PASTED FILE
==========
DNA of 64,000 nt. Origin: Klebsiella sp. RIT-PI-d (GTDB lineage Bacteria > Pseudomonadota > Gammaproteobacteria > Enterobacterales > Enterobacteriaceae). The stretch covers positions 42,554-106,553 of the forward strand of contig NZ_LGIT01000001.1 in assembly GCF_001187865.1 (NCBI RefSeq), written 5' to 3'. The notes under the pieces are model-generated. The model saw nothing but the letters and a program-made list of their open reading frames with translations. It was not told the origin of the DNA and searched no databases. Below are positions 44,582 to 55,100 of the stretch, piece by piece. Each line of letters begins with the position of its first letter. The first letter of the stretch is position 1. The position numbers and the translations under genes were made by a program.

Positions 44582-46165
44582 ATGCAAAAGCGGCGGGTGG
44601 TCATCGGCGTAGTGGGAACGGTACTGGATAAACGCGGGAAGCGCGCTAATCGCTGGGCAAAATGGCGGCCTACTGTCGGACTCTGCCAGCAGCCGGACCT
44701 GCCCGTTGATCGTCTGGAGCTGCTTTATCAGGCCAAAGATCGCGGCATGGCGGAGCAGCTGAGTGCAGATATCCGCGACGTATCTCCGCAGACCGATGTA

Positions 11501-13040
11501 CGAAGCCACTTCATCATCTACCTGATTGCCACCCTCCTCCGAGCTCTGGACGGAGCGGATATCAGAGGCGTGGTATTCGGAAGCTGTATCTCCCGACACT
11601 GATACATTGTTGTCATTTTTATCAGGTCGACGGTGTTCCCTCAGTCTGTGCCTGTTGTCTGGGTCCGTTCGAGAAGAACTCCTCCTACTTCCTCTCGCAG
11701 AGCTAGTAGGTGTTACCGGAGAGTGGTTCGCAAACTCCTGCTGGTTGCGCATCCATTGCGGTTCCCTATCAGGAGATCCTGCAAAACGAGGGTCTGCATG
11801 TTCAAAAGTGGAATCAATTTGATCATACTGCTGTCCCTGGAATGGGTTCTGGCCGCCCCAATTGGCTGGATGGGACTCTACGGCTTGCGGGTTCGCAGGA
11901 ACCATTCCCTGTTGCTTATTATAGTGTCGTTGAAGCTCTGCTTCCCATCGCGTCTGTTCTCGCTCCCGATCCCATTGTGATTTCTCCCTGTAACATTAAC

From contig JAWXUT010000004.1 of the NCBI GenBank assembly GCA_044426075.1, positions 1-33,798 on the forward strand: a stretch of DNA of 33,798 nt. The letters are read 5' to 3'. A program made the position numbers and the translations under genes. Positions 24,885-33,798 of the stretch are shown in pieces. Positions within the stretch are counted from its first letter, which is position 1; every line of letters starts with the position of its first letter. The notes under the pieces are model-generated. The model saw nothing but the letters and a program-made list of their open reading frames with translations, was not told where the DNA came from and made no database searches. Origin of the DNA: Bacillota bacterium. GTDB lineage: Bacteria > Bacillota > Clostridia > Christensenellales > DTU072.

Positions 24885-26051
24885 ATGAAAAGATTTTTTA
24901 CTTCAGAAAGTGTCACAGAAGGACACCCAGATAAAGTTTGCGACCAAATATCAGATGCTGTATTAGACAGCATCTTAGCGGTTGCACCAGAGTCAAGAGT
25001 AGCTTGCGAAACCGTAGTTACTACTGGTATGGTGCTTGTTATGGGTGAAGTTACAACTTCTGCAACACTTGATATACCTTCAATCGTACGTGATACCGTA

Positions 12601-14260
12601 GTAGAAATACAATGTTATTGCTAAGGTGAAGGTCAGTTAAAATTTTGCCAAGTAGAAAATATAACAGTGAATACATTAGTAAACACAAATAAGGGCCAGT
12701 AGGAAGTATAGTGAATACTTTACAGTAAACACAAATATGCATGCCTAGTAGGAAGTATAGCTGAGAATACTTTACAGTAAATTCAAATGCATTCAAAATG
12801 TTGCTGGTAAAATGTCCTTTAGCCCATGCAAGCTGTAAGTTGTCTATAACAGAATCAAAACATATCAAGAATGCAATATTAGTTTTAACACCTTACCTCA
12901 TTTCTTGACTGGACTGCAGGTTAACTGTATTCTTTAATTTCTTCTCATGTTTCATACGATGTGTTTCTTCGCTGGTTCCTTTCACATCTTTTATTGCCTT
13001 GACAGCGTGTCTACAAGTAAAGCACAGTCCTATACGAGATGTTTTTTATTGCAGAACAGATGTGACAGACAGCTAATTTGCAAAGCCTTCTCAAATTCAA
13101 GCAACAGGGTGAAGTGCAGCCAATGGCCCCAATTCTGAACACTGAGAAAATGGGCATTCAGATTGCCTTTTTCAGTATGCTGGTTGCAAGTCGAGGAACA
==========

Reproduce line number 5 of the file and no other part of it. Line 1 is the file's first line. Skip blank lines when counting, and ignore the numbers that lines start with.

44701 GCCCGTTGATCGTCTGGAGCTGCTTTATCAGGCCAAAGATCGCGGCATGGCGGAGCAGCTGAGTGCAGATATCCGCGACGTATCTCCGCAGACCGATGTA